Inflation-default trade-off without a nominal anchor: The case of Greece
Yasin Onder and
Enes Sunel ()
Review of Economic Dynamics, 2021, vol. 39, 55-78
We investigate the debt sustainability implications of leaving a currency union in the context of the Grexit phenomenon. Using a common currency debt specification that is calibrated to the 2001-2010 episode of the Greek economy, we obtain default in year 2012 as an endogenous outcome in a baseline event analysis. Next, we consider a Grexit scenario in which the government issues both euro and drachma denominated sovereign debt and has the option to inflate away its nominal debt obligations by discretion. In the Grexit economy, lenders charge an ex ante inflation risk premium while buying drachma debt with the anticipation of an ex post inflationary bias. Consequently, in order to obtain drachma debt shares that are representative of the Greek economy in the pre-eurozone episode, we assume that the sovereign now borrows in segmented bond markets and the inflation risk premium on drachma debt is counterbalanced by a risk aversion premium asked by lenders of euro debt. We find that outright default would be avoided in 2012 if drachma was announced as a national currency. However, despite default is avoided, the aversion premium on euro debt shrinks the revenue raised by debt issuance in large amounts and reduces welfare. (Copyright: Elsevier)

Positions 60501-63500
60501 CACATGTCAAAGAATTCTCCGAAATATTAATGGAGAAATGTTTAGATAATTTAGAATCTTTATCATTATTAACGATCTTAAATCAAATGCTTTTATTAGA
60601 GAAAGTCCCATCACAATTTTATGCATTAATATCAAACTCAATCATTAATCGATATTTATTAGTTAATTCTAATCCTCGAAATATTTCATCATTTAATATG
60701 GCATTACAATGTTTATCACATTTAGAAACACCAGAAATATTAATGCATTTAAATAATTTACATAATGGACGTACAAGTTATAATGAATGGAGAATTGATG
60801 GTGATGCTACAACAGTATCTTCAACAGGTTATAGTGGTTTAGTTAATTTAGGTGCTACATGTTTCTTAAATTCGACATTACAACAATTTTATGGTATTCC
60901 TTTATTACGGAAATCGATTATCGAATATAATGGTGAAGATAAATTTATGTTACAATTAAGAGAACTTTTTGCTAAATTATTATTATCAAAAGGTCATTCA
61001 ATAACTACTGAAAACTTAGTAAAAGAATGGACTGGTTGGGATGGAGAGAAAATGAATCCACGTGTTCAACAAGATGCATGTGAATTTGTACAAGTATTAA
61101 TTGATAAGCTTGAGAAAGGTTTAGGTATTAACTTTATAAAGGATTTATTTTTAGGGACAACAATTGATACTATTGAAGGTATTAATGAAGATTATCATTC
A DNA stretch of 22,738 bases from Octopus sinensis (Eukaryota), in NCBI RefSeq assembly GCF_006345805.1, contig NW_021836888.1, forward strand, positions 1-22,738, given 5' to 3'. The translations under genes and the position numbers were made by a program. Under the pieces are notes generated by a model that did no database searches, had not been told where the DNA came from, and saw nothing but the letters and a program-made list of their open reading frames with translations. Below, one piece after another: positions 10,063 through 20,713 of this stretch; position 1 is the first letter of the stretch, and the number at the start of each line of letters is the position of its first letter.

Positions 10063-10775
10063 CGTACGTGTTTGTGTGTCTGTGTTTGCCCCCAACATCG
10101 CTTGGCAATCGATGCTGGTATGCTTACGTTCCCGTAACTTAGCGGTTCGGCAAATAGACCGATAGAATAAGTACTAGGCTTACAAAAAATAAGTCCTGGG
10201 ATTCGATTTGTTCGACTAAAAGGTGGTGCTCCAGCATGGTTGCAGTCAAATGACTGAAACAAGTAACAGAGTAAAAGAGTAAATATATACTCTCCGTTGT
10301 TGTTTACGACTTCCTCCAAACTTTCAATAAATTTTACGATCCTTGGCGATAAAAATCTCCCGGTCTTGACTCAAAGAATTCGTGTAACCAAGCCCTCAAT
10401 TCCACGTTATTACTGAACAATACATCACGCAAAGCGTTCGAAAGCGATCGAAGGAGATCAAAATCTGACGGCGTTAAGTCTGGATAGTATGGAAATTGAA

Keywords: Leaving currency areas; Discretionary inflation; Currency composition of sovereign debt (search for similar items in EconPapers)
JEL-codes: E31 F34 F45 (search for similar items in EconPapers)
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